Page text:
On Dec. 22, 2017, President Donald Trump signed the Republican tax plan into law. But now your work is just beginning. That is, you’ll be doing your taxes soon, or hiring someone else to do them.
And if you’ve hired a tax preparer for years to do your taxes, you may well wonder if this is the year you can let that person go and do them on your own. After all, for a couple years now, House Speaker Paul Ryan has frequently used a postcard as a prop and indicated that American taxpayers would be able to fill out their taxes on a form about the size of a postcard once the tax bill was passed. And in December of last year, President Trump said that Americans would be able to “file their taxes on a single, little beautiful sheet of paper.”
Tax experts generally agree that won’t be the case. Still, for some Americans, filing should be easier. For many, it’ll be about the same. For some of you, it’ll be harder. Here’s how it breaks down.
[See: Answers to 7 Burning Tax Questions.]
Filing taxes will be easier for – the average American taxpayer. Of course, the question you’re probably asking yourself is: How do I know if I’m an average taxpayer?
The safe answer is that if you’re paid by an employer and have always found filing your taxes a fairly painless process, then you’re an average taxpayer. And if that’s the case, you may find it even easier to file, according to Bradley Heim, a tax law expert and associate professor at Indiana University’s School of Public and Environmental Affairs in Bloomington, Indiana.
“For the average taxpayer, filing will generally be simpler,” he says. “Many taxpayers who had been itemizing deductions will now be taking the standard deduction since it doubled, and so they won’t need to value contributions to charity, won’t need to dig up property tax bills and won’t need to figure how much in mortgage interest they paid. In addition, the miscellaneous deductions have been repealed, so even those who itemize will find the form to be shorter and simpler.”
Filing taxes will be about the same for – people who file with tax preparation software. Jason Howell, a certified financial planner who owns a wealth management firm in Vienna, Virginia, says that going forward, taxes shouldn’t be harder or easier especially for those using tax preparation software.
“It’s just that the numbers on exemptions and deductions and limits changed. It really won’t be any harder because the kind of changes that were made can be easily made by software providers,” he says.
So if you like your tax preparation software method, Howell feels you probably should just continue going with that.
[See: 10 Tax Breaks for Retirement Savers.]
Filing taxes will be more difficult for – taxpayers who itemize and claim state and local taxes, and taxpayers with complex taxes. Kurosh Moassessi owns Moassessi & Associates, a corporate tax and consulting firm in Reno, Nevada. He has been doing this for 30 years and sees a lot of potential problems for some taxpayers.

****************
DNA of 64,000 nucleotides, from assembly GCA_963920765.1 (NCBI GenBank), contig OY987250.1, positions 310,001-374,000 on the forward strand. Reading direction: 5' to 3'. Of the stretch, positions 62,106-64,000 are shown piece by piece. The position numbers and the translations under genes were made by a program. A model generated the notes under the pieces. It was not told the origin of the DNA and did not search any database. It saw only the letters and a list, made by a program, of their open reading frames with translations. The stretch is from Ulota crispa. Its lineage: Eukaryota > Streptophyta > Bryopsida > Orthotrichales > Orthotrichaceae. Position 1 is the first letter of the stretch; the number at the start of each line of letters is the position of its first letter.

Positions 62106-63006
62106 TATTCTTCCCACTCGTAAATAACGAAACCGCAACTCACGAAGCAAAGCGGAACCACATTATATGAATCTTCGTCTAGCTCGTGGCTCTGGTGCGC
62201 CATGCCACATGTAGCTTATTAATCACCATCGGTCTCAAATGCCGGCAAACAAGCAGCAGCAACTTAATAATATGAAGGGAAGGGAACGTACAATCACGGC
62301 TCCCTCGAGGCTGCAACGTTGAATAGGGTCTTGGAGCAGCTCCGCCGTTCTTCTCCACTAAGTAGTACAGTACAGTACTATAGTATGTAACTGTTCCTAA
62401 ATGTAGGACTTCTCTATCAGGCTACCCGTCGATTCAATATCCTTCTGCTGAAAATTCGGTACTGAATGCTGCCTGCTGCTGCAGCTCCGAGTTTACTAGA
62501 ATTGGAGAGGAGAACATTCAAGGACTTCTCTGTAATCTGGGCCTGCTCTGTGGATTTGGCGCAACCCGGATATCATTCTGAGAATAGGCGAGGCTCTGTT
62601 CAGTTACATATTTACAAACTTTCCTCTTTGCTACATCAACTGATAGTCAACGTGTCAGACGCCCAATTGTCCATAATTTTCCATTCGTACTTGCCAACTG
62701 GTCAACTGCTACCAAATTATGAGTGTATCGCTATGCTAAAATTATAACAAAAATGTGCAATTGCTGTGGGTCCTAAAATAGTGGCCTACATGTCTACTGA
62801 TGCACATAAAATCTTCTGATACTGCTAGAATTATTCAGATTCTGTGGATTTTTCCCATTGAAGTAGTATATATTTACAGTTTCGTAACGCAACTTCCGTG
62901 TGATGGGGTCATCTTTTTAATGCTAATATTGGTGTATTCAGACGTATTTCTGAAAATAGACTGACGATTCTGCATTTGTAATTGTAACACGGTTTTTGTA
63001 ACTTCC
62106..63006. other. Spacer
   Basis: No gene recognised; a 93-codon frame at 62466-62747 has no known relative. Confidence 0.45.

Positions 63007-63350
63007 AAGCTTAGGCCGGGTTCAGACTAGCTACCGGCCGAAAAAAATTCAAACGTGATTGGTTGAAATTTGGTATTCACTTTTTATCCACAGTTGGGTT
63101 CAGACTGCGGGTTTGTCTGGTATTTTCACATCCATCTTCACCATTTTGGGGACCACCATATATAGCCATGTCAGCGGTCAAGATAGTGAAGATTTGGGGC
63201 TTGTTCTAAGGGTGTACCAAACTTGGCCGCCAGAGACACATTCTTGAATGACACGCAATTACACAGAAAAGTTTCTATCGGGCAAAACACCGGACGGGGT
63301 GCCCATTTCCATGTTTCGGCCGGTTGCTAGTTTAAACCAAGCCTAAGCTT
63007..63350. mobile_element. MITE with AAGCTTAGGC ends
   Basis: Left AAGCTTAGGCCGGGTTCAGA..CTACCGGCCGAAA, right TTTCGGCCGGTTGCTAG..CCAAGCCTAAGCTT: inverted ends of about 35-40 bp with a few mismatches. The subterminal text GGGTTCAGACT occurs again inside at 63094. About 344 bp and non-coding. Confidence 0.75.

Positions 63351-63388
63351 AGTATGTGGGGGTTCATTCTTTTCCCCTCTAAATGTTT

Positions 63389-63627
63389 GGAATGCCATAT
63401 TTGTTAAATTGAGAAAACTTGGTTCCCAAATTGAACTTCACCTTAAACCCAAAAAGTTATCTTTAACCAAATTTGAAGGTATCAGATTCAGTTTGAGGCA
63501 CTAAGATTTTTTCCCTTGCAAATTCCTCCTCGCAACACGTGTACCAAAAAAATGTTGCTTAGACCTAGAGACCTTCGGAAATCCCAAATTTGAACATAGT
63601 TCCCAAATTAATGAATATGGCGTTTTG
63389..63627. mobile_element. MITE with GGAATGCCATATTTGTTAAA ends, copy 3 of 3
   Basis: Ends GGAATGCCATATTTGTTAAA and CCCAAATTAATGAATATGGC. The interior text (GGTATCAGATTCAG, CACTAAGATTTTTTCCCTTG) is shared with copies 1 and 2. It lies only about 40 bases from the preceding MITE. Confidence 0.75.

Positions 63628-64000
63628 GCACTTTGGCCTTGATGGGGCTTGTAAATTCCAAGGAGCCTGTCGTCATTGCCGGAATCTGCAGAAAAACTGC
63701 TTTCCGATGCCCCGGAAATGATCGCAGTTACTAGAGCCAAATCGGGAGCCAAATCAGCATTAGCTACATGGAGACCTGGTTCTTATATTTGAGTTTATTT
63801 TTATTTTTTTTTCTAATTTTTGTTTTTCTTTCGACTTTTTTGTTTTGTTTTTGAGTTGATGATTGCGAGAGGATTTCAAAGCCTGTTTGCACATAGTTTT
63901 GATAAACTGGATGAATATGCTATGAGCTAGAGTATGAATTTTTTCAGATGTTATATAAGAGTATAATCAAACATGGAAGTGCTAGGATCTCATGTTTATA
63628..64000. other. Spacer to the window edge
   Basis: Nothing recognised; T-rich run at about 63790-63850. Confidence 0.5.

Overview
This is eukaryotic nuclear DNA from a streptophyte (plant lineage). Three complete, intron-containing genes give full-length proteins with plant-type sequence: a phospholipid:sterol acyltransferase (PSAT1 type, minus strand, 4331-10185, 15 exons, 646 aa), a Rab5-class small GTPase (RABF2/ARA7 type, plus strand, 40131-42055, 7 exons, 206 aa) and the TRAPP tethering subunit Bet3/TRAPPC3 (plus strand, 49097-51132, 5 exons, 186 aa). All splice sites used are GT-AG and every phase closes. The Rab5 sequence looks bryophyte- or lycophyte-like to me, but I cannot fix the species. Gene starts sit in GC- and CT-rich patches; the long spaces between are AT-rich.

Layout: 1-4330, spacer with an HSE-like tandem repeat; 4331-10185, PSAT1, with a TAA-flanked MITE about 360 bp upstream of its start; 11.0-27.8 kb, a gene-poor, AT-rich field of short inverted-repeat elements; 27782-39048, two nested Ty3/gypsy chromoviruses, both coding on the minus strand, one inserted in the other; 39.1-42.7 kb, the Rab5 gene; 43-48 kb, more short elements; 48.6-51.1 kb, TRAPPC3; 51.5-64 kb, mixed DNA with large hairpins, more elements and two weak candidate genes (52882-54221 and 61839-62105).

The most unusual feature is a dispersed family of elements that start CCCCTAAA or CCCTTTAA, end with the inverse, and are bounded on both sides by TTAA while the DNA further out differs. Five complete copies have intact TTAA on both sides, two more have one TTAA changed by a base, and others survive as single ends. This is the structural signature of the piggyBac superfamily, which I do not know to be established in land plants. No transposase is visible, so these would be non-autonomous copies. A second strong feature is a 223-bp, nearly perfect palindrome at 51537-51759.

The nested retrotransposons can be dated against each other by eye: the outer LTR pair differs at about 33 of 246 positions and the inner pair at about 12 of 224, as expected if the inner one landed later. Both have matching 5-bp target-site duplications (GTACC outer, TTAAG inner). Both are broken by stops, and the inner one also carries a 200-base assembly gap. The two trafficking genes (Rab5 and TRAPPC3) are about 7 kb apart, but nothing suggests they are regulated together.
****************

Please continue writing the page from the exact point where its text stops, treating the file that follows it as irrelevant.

“These individuals, mainly living in states with high state income taxes, will see their state and local taxes, which would include property taxes, capped at $10,000,” Moassessi says. “So imagine you live in the San Francisco Bay Area where the average price of a home is almost $1 million and the property taxes will be close to $20,000. The deduction for property taxes in addition to the state income taxes that the taxpayer pays will now be limited to $10,000, taking a big chunk of deduction from the taxpayer’s income.”
There are other problems, Moassessi says, such as mortgage interest deductions being limited to $750,000 of mortgage debt.
“If your mortgage debt was incurred before Dec. 15, 2017, your limit remains at $1 million,” he adds.
And Moassessi thinks a lot of taxpayers will be tripped up on the elimination of the interest deduction on home equity loans. He says that this “is going to be an issue with those taxpayers who used to have this deduction on their tax returns and now starting in 2018 they do not have this deduction.”
[See: 13 States Without Pension or Social Security Taxes.]
Another, less-complicated way to put it, according to Frank Messina, senior accounting professor at the UAB Collat School of Business in Birmingham, Alabama: “The new tax plan will make filing on their own simpler for the average taxpayer, while wealthier taxpayers will find it more difficult.”
Some of the problem areas, Messina says, include qualified business income, business interest limitations and a lot of new law changes in taxes on foreign income.
“Those who simply have wages and use the standard deduction should have it very easy,” he says.
Heim also says that a lot of business owners will find that their taxes will be even more confusing.
“The most complicated piece of the reform is the deduction for pass-through income [business income taxed at the individual level rather than corporate level] and how it is limited for taxpayers with joint income above $315,000,” he says. “I would advise anyone in that income range with a pass-through business to work with a tax professional, since correctly applying those tests and figuring the proper deduction will not be easy.”
So, really, the new rule for American taxpayers is that if your tax situation is complex, you should probably have a tax preparer, and if your taxes are pretty simple to decipher, you can probably get by without one. Which is – exactly the same as the old rule.
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